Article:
Look at the big picture from the framework of peaceful parenting: have they experienced changes in their life that are causing stress in ways you might not have realized were related? Are they feeling connected to you, their siblings, and their classmates? Are they working to learn a new skill that's feeling hard for them? Are they grieving or re-living an old wound?
You can empathize with whatever they've been processing, and start thinking more objectively about what's motivated their behavior. Once you've let yourself drift into empathy mode, move onto the “G” of the peaceful parenting HUG process.
Oftentimes, if we can find the presence of mind to see their perspective, peaceful parenting will come about naturally from the compassion we've allowed to rise up in our bodies.
“I wonder…” statements work well here. So do, “I’m curious about…” Invite your child to share their heart with you about what happened. If your child isn’t volunteering an explanation (which is very, very common), it’s okay if you offer a theory. It might sound something like this:
“I wonder if you were feeling angry that I was on the phone for a long time. Are you craving some special time together?”
In peaceful parenting, listen without defending; truly listen. What is their heart trying to tell you? Regardless what they say, the message you want to drive home in this moment is, “You’re safe to share your feelings with me.”
Take whatever they offer as feedback as part of the bigger picture. This can be your guidepost to figure out what they’re needing. Odds are good that once that underlying need is met, they won't feel the need to pour out the dog food again. Remember Dr. Ross Greene's sage reminder: "Kids do well when they can."
I’m never going to advocate punishment. That show isn’t on this channel.
In lieu of punishment, try a time-in. Here, your child has the opportunity to co-regulate with you. As I discussed with Tina Payne Bryson, Ph.D., co-regulation is a powerful tool for growing healthy brains.
If they've already moved past the incident, don't worry that you've "missed your chance" to instill ways to do better. Discipline -- teaching -- can still happen with your child. Consequences simply take a different form with peaceful parenting: it's a gentle allowance for the full expression of feelings. It's parenting for connection one moment, one love- and grace-based decision, at a time.
I don't necessarily expect us to clean up after our kids, at least not every time.
Sometimes, though, I think it’s perfectly fine to clean up after them (or at least alongside them). Healthy, in fact. In doing so, we model graciousness. We model that it's okay to help each other out when we're having a rough time. It's an act of service, which is a love language unto itself.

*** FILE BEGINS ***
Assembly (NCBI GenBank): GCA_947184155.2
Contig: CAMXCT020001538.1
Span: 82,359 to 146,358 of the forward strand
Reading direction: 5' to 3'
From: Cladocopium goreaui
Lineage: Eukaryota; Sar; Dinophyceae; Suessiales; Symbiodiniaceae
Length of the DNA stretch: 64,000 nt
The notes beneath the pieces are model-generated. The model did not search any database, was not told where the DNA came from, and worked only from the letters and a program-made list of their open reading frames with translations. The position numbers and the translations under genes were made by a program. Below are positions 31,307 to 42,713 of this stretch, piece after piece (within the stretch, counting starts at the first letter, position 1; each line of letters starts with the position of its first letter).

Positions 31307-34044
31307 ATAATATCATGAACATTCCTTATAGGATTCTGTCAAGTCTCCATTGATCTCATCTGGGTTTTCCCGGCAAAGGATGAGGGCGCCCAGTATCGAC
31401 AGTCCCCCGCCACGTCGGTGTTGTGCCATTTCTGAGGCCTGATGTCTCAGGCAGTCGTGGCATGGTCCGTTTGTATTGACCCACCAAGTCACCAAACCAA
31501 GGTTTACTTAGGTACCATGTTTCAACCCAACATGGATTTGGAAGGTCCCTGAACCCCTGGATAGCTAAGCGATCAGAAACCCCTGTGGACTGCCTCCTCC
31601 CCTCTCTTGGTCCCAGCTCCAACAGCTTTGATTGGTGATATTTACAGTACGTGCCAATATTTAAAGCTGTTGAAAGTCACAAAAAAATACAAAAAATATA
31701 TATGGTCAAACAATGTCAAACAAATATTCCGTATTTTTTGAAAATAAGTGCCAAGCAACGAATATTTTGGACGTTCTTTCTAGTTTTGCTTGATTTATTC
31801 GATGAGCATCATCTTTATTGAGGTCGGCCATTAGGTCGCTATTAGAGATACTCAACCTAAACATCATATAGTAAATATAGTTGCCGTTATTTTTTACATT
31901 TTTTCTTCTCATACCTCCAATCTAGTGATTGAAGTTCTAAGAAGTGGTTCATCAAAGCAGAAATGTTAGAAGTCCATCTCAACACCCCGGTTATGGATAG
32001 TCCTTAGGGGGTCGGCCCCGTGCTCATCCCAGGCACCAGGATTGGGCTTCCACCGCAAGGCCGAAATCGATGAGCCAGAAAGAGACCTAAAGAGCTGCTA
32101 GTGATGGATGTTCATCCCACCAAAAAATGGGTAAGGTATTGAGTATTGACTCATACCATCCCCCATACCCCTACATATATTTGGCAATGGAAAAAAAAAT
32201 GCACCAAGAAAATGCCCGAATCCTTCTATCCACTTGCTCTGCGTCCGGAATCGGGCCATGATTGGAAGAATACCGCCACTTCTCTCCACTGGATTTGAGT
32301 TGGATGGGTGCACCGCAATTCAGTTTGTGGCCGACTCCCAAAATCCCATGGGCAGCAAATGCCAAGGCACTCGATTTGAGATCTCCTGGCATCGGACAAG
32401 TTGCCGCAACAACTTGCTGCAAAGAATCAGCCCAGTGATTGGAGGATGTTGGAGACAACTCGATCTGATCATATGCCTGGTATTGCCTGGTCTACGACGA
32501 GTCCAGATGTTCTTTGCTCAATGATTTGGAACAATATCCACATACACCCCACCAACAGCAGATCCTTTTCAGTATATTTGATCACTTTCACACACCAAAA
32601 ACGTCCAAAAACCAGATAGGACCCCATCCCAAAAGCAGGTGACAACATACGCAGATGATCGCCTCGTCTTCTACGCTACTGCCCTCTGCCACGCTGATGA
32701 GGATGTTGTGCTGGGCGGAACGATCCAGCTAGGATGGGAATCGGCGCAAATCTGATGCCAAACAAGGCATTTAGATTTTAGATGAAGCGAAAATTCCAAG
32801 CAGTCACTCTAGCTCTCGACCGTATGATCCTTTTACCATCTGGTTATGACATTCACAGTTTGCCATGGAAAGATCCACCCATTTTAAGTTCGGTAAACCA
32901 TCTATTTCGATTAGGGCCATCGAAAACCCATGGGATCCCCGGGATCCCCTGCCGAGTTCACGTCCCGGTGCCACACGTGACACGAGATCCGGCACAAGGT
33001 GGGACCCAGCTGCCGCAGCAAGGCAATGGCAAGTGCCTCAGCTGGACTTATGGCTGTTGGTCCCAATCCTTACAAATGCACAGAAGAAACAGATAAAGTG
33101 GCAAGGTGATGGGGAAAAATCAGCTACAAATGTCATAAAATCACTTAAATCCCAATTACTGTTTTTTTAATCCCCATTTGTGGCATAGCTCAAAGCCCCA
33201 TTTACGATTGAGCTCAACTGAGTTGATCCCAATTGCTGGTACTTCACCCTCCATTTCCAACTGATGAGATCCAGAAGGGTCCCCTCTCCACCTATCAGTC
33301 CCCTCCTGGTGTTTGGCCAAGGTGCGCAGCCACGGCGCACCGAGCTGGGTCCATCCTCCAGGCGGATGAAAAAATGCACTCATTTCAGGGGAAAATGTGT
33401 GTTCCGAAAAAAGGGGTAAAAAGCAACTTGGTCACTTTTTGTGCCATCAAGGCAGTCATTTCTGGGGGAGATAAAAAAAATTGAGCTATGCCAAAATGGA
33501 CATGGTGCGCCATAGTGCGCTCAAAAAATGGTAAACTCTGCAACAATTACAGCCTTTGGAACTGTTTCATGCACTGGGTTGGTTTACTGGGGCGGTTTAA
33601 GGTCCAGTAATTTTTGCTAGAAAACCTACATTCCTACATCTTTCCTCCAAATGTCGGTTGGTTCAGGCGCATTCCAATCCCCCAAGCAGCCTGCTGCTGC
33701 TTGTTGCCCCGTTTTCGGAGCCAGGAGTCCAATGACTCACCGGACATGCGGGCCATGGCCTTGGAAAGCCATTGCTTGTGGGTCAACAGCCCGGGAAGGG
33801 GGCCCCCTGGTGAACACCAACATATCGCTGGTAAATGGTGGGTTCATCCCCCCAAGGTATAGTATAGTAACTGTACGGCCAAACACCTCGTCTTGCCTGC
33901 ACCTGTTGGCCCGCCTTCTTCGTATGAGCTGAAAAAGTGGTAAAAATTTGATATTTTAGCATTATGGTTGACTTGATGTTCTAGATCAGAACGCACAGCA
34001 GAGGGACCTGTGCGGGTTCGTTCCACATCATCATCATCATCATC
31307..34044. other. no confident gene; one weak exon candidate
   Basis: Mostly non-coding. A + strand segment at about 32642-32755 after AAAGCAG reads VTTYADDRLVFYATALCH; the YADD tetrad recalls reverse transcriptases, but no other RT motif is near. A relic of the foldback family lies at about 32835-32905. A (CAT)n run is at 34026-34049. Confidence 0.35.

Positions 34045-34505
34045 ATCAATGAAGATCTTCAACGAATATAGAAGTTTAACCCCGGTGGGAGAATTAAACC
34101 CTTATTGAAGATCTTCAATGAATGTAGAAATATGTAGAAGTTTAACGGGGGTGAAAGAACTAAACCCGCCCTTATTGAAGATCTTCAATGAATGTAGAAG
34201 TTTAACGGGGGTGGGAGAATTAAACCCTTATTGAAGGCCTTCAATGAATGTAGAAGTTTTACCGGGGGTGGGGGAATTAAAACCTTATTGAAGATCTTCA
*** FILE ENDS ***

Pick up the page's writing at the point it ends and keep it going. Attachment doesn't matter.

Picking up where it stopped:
Alternatively, if the child is emotionally centered again, I might lightheartedly say, “Now that we’ve had a good chat, how about I hold the dog’s bowl and you see how many pieces you can drop into it from 6 inches above it?” Or, “Would you rather hold the broom or the dustpan?” Collaborative, playful parenting can help diffuse the tension and get rid of the question of “Whose responsibility is it?”
If anyone wonders, "But wait -- the child intentionally threw the food on the floor. Don't I need to teach them a lesson somehow? How will they learn?" My answer is this: yes, you do need to teach them a lesson. Not in the traditional disciplinarian way, however.
Debrief with them. Once they're calm (and you're calm, too), summarize in a single sentence or two why they shouldn't have done what they did. Here's the important part -- now, brainstorm together about better ways to handle the situation in the future.
Example: "The dog's food needs to stay in the bowl so no one slips on it. It's a safety hazard on the floor." [Healthy boundary setting.] "Now that I know you were wanting some snuggle time while I was on my phone, however, let's think about some ways you could let me know next time."
If your child was feeling disconnected, for example, perhaps you invite them to hand you a special piece of paper that says what they need. Some children aren't comfortable verbalizing their needs, but with coaching, a non-verbal way to communicate their needs works well. If they're too young to write, they might draw a picture of what they want to say (or hold up a pre-selected picture of it).
We’re all going to mess up sometimes – and that’s okay (rupture and repair is a fascinating process). We don't always feel peaceful. What matters is that we’re trying. The very fact that peaceful parenting is now in our consciousness gives us an edge over a life where it's not even on our parenting radar.
Our kids will see our peaceful parenting efforts. We’ll connect more deeply, knowing our connection is solid. If we rupture that connection sometimes, repair comes more easily.
Children aren't out to “get us” parents. They are, however, out to connect with us – deeply and in meaningful ways. Peaceful parenting is a wonderful part of the parent-child dynamic, fostering the very connection that every single one of us craves.